India: Where are Muslim ministers? Community finds little representation in power

31st Oct 2013

Muslim MinistersJust 57 of the total 609 ministers across various states, or 9.35 per cent, are Muslim. (PTI)

By Zeeshan Shaikh

Mumbai, (Indian Express): The battle for the Muslim vote has now been joined by the BJP, led by Narendra Modi. However, as figures across the country show, the community finds little representation in power, irrespective of which party is ruling.

Of the 28 states in the country, 13 have no Muslim ministers. That includes all the four states ruled by the BJP, where the party has no Muslim MLA either.

Just 57 of the total 609 ministers across various states, or 9.35 per cent, are Muslim. As per the 2001 Census, Muslims make up 13.43 per cent of the population. Muslim-majority Jammu and Kashmir accounts for as many 18 of those 57 ministers. If J&K is taken out, the entire country has all of 39 Muslim ministers.

 

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The BJP-ruled states, be it Gujarat (with 9.06 per cent of its population Muslim), Chhattisgarh (1.97 per cent), Goa (6.84 per cent), or Madhya Pradesh (6.37 per cent), have no Muslim minister or MLA belonging to the party. Punjab, ruled by the Akali Dal-BJP combine, also does not have a Muslim minister, although the Akali Dal’s Malerkotla MLA is Muslim.

Congress-ruled states do not fare any better. In Uttarakhand, which has a sizeable Muslim population — 11.92 per cent — the Congress has Muslim MLAs but none of them is a minister.

Congress-ruled Himachal Pradesh again has no Muslim minister, though their population here is only 2 per cent.

The party’s government in Haryana, where Muslims make up a good 5.78 per cent of the population, has only one Muslim minister. A more striking example is that of Andhra Pradesh, where 10 per cent of the population is Muslim and which had a long history of Muslim rule. Only one of its 37 Congress ministers is Muslim.

In Congress-ruled Assam where Bangladeshi infiltration is a hot political issue, only three of the 19 ministers are Muslim. Assam has the highest percentage of Muslims in the country after J&K, at 30.9 per cent of the population. Congress-ruled Delhi has one Muslim in the seven-member Cabinet.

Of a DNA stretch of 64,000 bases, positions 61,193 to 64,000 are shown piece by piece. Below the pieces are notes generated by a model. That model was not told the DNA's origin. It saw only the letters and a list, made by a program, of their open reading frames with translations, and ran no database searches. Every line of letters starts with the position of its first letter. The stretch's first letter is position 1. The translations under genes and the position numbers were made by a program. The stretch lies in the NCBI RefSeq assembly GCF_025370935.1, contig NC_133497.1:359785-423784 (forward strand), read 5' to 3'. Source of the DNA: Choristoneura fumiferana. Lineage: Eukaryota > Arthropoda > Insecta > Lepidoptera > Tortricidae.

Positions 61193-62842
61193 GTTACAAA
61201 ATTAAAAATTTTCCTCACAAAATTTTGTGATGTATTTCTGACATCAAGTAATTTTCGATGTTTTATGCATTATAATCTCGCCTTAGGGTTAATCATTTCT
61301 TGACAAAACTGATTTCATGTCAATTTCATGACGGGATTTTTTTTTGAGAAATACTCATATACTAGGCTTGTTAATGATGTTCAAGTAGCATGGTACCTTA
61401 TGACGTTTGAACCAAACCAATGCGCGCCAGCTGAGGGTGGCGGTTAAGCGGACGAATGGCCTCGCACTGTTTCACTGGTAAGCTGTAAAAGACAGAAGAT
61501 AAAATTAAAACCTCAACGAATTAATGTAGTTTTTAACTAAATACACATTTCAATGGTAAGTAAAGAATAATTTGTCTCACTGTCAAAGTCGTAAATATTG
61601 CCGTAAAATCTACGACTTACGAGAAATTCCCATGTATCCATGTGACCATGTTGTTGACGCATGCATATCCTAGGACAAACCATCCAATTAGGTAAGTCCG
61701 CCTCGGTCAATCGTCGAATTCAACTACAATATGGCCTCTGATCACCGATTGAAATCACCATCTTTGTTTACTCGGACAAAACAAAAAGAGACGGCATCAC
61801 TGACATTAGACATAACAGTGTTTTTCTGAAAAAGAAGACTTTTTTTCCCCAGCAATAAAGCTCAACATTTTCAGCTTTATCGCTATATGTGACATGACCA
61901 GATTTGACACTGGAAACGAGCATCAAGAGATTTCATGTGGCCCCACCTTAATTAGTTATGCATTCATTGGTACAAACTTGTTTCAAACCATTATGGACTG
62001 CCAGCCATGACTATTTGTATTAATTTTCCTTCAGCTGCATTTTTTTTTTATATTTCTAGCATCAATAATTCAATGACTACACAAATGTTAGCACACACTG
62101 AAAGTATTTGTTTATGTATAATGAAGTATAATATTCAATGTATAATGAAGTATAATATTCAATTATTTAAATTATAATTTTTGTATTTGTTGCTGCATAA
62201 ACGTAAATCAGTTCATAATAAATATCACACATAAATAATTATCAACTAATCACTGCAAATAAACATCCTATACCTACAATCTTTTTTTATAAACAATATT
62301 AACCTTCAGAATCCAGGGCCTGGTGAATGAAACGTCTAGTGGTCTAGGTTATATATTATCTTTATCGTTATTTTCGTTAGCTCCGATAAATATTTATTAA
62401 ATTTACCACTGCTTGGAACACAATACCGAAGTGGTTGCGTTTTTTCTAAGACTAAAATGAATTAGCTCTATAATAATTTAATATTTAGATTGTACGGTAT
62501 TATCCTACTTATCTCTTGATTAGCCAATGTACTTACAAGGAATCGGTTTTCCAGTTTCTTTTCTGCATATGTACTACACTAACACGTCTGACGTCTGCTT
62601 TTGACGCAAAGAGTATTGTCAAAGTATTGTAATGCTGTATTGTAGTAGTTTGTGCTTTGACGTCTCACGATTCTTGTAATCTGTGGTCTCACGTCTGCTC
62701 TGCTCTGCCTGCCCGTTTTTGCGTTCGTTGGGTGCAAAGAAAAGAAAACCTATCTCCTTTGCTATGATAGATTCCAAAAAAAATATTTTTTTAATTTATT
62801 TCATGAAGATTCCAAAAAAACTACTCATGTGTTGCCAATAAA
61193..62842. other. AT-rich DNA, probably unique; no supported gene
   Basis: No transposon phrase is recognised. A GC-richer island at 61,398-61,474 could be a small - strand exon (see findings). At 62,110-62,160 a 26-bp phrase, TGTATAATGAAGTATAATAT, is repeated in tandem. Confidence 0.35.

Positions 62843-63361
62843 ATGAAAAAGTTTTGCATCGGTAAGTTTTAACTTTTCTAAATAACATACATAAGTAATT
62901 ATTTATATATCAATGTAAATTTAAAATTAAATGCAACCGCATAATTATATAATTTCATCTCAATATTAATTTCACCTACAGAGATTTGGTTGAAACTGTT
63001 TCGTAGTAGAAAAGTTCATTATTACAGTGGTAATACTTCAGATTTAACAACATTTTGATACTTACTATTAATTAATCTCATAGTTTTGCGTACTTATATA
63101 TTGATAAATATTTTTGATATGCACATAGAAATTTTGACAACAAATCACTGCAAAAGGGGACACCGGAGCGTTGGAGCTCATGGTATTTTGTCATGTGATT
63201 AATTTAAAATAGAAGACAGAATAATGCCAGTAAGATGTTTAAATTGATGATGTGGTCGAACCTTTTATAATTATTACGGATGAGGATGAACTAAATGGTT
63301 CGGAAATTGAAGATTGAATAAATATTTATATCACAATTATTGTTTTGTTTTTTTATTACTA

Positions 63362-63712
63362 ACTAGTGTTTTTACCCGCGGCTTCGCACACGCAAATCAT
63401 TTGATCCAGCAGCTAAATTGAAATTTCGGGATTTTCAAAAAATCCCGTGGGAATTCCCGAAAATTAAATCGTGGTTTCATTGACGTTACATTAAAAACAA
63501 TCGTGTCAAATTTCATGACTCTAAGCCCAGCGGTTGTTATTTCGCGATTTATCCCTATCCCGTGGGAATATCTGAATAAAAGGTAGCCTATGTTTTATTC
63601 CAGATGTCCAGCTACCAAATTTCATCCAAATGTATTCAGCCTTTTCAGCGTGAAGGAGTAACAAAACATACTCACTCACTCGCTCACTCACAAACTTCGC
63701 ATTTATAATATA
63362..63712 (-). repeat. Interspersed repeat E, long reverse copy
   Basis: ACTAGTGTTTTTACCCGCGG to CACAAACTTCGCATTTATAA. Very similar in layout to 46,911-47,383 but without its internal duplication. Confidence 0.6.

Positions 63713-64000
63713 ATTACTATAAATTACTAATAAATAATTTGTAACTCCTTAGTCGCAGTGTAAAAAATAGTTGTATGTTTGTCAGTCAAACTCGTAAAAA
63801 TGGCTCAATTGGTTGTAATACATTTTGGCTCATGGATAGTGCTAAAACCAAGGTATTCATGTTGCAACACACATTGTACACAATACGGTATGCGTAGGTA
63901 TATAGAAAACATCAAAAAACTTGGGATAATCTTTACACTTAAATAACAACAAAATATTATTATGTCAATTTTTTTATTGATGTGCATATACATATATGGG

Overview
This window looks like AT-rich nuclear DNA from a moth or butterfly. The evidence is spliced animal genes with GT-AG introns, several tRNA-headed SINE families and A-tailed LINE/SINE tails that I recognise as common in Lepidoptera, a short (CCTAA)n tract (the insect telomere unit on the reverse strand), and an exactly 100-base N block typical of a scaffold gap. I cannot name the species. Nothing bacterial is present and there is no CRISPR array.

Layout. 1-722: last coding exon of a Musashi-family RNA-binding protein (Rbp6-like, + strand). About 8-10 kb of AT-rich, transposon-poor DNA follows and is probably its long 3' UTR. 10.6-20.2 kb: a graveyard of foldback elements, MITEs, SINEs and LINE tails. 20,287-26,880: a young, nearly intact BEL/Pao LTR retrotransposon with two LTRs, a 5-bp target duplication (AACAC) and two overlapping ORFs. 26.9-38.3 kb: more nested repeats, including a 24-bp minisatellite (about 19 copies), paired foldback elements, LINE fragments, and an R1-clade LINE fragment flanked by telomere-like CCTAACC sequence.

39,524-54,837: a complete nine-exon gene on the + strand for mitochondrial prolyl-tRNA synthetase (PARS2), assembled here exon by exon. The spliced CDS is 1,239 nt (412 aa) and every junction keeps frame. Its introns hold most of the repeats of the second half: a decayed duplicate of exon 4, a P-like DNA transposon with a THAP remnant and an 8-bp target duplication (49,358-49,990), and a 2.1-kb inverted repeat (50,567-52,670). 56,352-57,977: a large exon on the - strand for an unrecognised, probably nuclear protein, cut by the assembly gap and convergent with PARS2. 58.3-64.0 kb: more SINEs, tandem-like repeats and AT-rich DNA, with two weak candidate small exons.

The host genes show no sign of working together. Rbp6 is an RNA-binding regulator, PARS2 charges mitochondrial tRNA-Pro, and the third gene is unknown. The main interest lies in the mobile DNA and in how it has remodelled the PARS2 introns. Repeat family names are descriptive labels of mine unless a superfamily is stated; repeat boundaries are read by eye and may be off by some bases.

After J&K, the best state in Muslim representation in terms of numbers is the Samajwadi Party-ruled Uttar Pradesh, where 10 out of the total 51 ministers are Muslims. The proportion of Muslims in the state’s population is 18.55 per cent.

Then follows Congress-ruled Kerala, with 5 ministers out of 20 Muslim. Muslims make up 24.6 per cent of the state’s numbers.

In another ex-Left stronghold now ruled by the Trinamool Congress, West Bengal, 5 of the 44 ministers are Muslim (they comprise 25 per cent of the population). West Bengal was rapped by the Sachar Commission report for the status of its Muslims.

In the fifth state where the proportion of Muslims is higher than the national average (16.5 per cent), and which may see the sharpest fight for the Muslim vote, the JD(U)-ruled Bihar, there are two Muslim ministers. The same as Karnataka, which became the first southern state to be ruled by the BJP, till the Congress won the state elections this year.

Most of the Northeast states, with their minuscule Muslim population, do not have a Muslim minister or a Muslim MLA. Meghalaya (where Muslims make up 4.28 per cent of the population) has one Muslim MLA, who is also the Assembly Speaker.

Barring in J&K, Muslim ministers do not hold high-profile portfolios such as Home, Finance or Industries. In Uttar Pradesh and West Bengal though, Azam Khan and Firhad Hakim look after the crucial Urban Development Department.

In J&K, Muslims make up 66.97 per cent of the population and 75 per cent of the Cabinet (18 out of 24).

Former IAS officer Dr Mahmood-Ur-Rahman, who last week submitted a report to the Maharashtra government recommending 8 per cent reservations for Muslims in the state, believes there should be “political reservation for the Muslim community”.

“A lot of times political parties have got away by giving token representation to Muslims. The absence of Muslims in positions to influence policies is one of the reasons for their present situation. If it wants to uplift the community, the government should give proportional representation to Muslims in cabinet.”

http://www.indianexpress.com/news/where-are-muslim-ministers–community-finds-little-representation-in-power/1189437/3

 

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